One could say, and I think argue effectively, that we are obsessed with crosses. They are the most popular jewelry, they are seen in virtually every town and city in America, they cover our cemeteries and they are constantly placed side by side with the flag. Crosses and flags seem to go together, like nuts and chips. Perhaps one day all those little stars by the stripes will be replaced by little crosses (the day America dies and Christianistan is born). Crosses are held, kissed, rubbed, caressed. People love crosses. Well, at least, the ones who think they show fashion or faith.
I loved the cross too. Until mine broke. The cross, and by this I mean The Cross, tumbled down to shatter at my feet. This book is two stories. One is the story of how and why that happened—what caused me to leave the faith of my fathers and mothers. The other story is the surprise, the good and simple path of living that I discovered post-Church, post-Cross—my life after faith. I think this is worth the sharing. I suspect that Molly would agree. The image I have in mind is her defiantly playful and childlike run down the street after stealing the cross. Maybe I’m doing the same thing here. It’s a liberating lunacy; a creative craziness, you might say. And like Molly, I may hand it back when I’m done—with a whole lot of splintering questions nailed to it.
I’m no longer a Fundamentalist, but this book addresses basic, foundational questions, and presents solutions—tentative, adaptable solutions—and maybe even a few “answers.” The answers I offer, shoulder to shoulder with some of my heroic, heretic companions such as Paine, Burroughs, Emerson, Thoreau, Whitman, Wright, Fuller and Muir, are not to be mistaken for final or even complete responses. They are my responses at this time, in the best way I know to articulate them.
The main questions I am responding to are:
*Who and what has been crucified in the name of the cross?
*How does a person of faith lose faith and make a conscious choice to let go of God?
*Why choose to leave a community, a family of faith, and ordination?
*What happens when God moves away and Nature moves in?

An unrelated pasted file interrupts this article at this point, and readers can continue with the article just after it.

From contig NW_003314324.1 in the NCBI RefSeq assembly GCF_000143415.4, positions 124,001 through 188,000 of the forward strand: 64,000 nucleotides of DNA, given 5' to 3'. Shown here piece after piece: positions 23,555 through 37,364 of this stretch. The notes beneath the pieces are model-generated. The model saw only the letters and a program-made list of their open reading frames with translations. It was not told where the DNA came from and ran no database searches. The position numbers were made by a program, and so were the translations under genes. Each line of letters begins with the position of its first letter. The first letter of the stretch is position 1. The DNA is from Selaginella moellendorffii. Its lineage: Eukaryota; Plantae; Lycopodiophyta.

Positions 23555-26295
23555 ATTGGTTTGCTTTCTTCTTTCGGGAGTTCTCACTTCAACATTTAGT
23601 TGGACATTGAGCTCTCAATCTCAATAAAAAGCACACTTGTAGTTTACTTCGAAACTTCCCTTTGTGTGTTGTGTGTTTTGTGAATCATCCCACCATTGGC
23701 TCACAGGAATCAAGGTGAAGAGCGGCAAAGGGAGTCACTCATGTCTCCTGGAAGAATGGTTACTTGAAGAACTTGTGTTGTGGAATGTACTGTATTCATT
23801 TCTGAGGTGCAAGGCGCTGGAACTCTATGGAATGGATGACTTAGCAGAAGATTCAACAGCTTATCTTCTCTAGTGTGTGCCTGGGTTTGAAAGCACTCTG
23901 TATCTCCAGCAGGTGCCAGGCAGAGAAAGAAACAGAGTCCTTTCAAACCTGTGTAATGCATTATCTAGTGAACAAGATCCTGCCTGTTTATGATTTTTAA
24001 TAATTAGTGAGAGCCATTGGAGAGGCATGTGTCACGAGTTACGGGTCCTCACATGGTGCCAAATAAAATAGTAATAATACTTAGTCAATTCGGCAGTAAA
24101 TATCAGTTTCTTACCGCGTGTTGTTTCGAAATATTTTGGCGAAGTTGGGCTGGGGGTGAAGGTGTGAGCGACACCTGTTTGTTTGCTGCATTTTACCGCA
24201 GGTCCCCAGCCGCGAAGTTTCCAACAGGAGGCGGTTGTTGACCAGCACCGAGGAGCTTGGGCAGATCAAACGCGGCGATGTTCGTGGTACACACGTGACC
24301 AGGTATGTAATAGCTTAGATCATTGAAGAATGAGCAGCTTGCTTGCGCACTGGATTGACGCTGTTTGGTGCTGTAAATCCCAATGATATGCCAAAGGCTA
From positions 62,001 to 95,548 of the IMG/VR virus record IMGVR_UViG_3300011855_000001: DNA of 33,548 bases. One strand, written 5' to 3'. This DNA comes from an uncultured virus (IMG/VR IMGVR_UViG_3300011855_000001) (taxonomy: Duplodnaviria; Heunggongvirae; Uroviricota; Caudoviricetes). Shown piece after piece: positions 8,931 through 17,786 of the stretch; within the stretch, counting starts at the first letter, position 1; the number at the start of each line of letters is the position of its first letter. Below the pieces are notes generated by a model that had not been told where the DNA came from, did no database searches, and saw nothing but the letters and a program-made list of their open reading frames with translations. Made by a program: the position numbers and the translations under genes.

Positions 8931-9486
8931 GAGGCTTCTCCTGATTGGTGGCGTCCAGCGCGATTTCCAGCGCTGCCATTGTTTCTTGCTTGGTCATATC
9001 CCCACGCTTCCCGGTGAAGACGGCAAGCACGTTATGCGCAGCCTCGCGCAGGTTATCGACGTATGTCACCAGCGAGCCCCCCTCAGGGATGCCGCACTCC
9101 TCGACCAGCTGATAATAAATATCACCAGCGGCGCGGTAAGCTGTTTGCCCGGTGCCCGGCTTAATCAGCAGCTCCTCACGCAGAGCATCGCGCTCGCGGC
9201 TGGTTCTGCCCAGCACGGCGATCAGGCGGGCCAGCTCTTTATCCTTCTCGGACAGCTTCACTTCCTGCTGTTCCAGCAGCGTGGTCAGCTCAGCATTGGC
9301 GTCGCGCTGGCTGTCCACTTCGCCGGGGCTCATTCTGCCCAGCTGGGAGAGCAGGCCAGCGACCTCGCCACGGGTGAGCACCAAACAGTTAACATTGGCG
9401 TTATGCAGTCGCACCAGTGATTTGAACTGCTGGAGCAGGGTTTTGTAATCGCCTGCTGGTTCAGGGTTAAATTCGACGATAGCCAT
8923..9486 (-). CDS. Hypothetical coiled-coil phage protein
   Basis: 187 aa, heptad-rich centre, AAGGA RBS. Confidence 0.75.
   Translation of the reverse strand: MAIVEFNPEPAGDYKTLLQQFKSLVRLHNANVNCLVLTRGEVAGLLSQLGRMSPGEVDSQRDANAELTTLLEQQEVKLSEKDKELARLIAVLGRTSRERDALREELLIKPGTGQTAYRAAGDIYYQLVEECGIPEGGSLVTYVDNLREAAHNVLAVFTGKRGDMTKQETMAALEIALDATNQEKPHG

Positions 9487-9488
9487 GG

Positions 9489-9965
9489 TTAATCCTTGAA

*If there is no super-natural, can there still be hope beyond death?
*Does religion still offer something valuable to the world?
*Who are the spiritual insurgents to lead the way forward in this non-violent revolution?
*Can a “natural spirituality” provide a sustainable, simpler life?
*How can a person live a meaningful, contented life after faith?
These questions and my responses will undoubtedly lead to more explorations throughout my life. What I try to lay out here is simply my own map, not for another to follow, but to learn from and perhaps begin sketching one’s own chart or trail for the adventure ahead.
The Broken Cross and Beyond
In 1992 and again in 2000 I made a kind of kindred pilgrimage to Scotland. Seeking, in part, family roots, I was surprised to find no Highlands except for the craggy and clouded mountains of that name—the wild and wet region distilled to drink in the peaty waterfalls and ancient Caledonian forests. The “old country” is steeped in a history as rich and mysterious as the fog over a deep, quiet loch or spacious glen. I quite literally touched the history, and my own ancestral roots, by climbing high waterfalls, hiking into the deep woods, sitting to eat lunch on gnarled knots of roots, and by entering aged castles, estates, museums and churches. The buoyant boy Johnny Muir seemed near, running and climbing with youthful exuberance, especially when I strolled the soggy muirs of his home town of Dunbar near Edinburgh. Throughout Scotland I found graveyards particularly interesting. Many churches can only be accessed by meandering a forest of gravestones. That told me a great deal. Yet it was one misty afternoon, shortly before I boarded the silver airship for the return from the “old country” to the “new country” over the ocean of the sky, that I drove along a single-track road, over verdant hills and landscapes bounding with spring lambs and Highland cattle, out to the ruins of an old chapel. Inside and outside the roofless ruin of the sanctuary were lichen- and moss-covered, wind-sculpted markers. At the time, I was captivated by anything Celtic and the ancient designs on the gravestone crosses were fascinating. I read the names, traced the knots with my chilled fingers, and guessed or imagined the lifestories of my country-folk buried there. Then I saw it. Resting back against a damp wall, in the far corner of the chapel-cemetery, was a broken cross. It had fallen from a nearby grave. Under it—dark, rich earth. Above it—a cold, cracked wall, but something else. Emerging from behind the graves, in back of the fractured cross, were greening leaves of a vine, peeking out of the darkness and shadows. I snapped a photograph. Over the years, as I’ve studied that photo, I’ve reflected on that crumbled metaphor, carried back from the soggy country of my ancestors. That fallen and broken cross symbolized and perhaps foretold the future fracturing of my faith. And more importantly perhaps, the living, greening vine offered a gift, a hint of hope and healing—of an abiding and abundant life after the crumbled cross, a life after faith.